Houston hug sealed with 370, terror and border
Prime Minister Narendra Modi and President Donald Trump threw a “magnificent” Indian audience into a delirium of joy by referring to Article 370, safe borders and radical Islamic terrorism.
Addressing the “Howdy, Mody” event in Houston, Prime Minister Modi told the crowd to give a standing ovation to Indian parliamentarians for ensuring the nod to repeal key provisions of Article 370 that deal with Jammu and Kashmir.
The 50,000-plus Indian Americans responded with enthusiasm and rose to their feet.
India has bid farewell to Article 370, which allowed terrorism and separatism to rear their heads in Jammu and Kashmir, Modi added.
The country’s decision on Article 370 has troubled some people who can’t handle their country, who support terrorism, the Prime Minister said.
In an indirect reference to Pakistan, Modi asked: “Where do you find conspirators of 9/11 and 26/11 terror attacks?”
Modi also lent his campaign theme to the election-bound US President, declaring with gusto: “Abki baar, Trump sarkar.”
Trump, who delivered an election speech aimed at his domestic audience, received thunderous applause when he said: “We are committed to protecting innocent civilians from the threat of radical Islamic terrorism.”
Addressing the record crowd at the NRG stadium in Houston in the presence of Modi, Trump added: “We are committed to protecting innocent civilians from the threat of radical Islamic terrorism.
“India and the US also understand that to keep our community safe, we must protect our borders. Border security is vital to the United States. Border Security is vital to India. And we understand that,” Trump said as Modi was seen clapping.
Trump and Modi showered each other with praise at the rare mass showing for a foreign leader on American soil. Trump, calling the gathering a “profoundly historic event”, was greeted with a standing ovation by the Indian American crowd and his speech was interrupted several times by roars of approval.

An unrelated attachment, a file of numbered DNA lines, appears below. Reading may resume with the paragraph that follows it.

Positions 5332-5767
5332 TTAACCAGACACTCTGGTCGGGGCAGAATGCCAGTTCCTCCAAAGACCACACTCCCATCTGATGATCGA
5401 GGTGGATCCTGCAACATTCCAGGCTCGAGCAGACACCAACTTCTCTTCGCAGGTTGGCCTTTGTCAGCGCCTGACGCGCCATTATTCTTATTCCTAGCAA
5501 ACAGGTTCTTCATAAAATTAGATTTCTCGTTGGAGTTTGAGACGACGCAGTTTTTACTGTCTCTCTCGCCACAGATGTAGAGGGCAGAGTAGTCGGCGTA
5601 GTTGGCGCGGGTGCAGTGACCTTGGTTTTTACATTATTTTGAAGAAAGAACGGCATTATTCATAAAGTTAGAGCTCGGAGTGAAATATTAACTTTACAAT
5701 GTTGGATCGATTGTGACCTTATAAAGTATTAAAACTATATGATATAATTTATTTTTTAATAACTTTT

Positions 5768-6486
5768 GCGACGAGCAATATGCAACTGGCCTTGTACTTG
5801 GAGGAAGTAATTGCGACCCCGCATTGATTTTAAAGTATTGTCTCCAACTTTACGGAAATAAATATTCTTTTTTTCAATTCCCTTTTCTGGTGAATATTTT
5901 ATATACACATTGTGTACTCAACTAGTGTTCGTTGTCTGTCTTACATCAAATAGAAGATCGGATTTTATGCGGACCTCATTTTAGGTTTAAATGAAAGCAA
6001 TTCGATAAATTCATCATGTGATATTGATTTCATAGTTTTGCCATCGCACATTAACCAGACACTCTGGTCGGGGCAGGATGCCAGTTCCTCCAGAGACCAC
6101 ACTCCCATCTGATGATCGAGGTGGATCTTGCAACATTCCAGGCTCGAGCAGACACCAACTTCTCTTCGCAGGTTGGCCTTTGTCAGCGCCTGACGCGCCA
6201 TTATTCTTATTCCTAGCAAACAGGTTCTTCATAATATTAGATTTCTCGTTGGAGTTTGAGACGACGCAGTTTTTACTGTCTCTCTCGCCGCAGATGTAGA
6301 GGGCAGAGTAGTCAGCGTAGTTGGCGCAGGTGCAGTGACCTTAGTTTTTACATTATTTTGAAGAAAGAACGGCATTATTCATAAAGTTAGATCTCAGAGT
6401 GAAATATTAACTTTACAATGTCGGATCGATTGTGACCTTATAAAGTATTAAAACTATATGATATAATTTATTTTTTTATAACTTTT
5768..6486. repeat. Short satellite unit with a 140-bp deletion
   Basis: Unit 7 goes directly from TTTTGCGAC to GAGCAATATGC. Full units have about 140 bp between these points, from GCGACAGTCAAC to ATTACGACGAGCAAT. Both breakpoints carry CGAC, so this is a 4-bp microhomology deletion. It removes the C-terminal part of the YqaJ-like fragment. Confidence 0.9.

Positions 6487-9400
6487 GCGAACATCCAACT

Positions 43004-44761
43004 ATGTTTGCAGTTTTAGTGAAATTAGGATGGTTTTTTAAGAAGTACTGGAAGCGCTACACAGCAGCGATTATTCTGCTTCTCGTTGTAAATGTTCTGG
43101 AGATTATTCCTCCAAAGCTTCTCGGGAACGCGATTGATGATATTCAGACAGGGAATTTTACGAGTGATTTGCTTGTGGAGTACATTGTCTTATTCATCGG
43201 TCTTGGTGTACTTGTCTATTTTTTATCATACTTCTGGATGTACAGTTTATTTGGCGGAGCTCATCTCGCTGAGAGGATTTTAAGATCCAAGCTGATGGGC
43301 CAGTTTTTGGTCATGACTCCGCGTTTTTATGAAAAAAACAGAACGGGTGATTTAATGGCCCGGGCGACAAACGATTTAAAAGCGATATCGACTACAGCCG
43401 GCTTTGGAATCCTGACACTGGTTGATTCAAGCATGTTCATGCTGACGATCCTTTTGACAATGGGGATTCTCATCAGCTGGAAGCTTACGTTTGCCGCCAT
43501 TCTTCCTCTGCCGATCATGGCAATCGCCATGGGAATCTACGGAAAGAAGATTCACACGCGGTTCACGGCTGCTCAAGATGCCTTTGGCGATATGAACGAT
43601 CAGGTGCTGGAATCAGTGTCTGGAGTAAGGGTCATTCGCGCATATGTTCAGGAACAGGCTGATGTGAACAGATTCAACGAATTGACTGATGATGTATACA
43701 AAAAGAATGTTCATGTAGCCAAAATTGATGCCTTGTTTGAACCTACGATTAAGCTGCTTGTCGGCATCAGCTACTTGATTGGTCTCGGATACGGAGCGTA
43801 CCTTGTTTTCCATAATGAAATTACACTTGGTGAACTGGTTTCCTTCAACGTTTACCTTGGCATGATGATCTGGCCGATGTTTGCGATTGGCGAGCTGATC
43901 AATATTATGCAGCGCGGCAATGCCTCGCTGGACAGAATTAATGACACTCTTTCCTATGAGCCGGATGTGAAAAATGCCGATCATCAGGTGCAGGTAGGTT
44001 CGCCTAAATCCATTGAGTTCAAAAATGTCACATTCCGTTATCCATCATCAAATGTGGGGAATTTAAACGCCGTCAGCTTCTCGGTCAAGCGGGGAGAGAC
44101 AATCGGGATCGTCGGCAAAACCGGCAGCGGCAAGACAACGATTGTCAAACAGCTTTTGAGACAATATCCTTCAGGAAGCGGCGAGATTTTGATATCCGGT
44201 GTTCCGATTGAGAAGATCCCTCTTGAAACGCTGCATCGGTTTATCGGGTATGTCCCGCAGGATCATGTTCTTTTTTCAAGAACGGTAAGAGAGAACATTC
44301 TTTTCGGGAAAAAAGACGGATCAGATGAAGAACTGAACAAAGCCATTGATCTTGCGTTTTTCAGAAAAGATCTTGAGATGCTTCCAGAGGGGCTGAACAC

The US leader hailed the bilateral relationship and the Indian American community as he reached out to an ethnic group that had voted overwhelmingly against him in 2016.
“You uphold our values, you uplift our communities and you are truly proud to be American and we are truly proud to have you as Americans,” Trump told the crowd.
Trump said “very soon, several defence deals would be signed between India and the US to bolster our security relationship”.
The President added: “I look forward to working with Modi to make our nations more prosperous than ever before.”
Modi began his talk inside the NRG Stadium, home to the Houston Texans football team, with a loud, “Howdy, my friends!”
Modi stressed India’s linguistic diversity — he said “everything is fine” in India in several Indian languages. The gesture, possibly prompted by the diverse origins of the audience, stood out against the backdrop of home minister Amit Shah’s recent statements on Hindi.
Introducing Trump, Modi described the President as a very “special person”. Modi said it was an honour and a privilege to welcome Trump to the magnificent stadium and magnificent gathering.
“He (Trump) was a household name even before he went on to hold the highest seat in he US,” Modi said. “His name is familiar to every person on the planet. His name comes up in almost every conversation in the world on global politics,” he said.
Modi said he had met Trump a few times and every time he had been warm, friendly, accessible, energetic and full of wit.
“And I can say I had a chance to meet him often and every time I found the friendliness, the warmth and the energy,” he said.
“President, this morning in Houston, you can hear the heartbeat of this great partnership in this celebration of the world’s two largest democracies. You can feel the strength and depth of the bonds between our two nations.”
Trump has already made the American economy strong again, Modi said. “He has achieved much for the US and for the world,” Modi said. “We in India have connected well to him,” he said, adding: “Abki baar, Trump sarkar.”
Devesh Kapur, director of Asia Programs at Johns Hopkins University, who has written a book on Indian Americans, said that while the rally had symbolic value for both leaders, “it’s unlikely by itself to impact thorny trade issues.… But it can’t hurt”.
Kapur forecast little improvement regarding Trump’s standing with Indian Americans.
“The Trump administration’s hard-line policies on immigration... have hardly endeared (him) to the community,” Kapur said. “Appearing with PM Modi might mildly help but certainly not reverse the community’s overall pro-Democrat leanings.”
Additional reporting by Reuters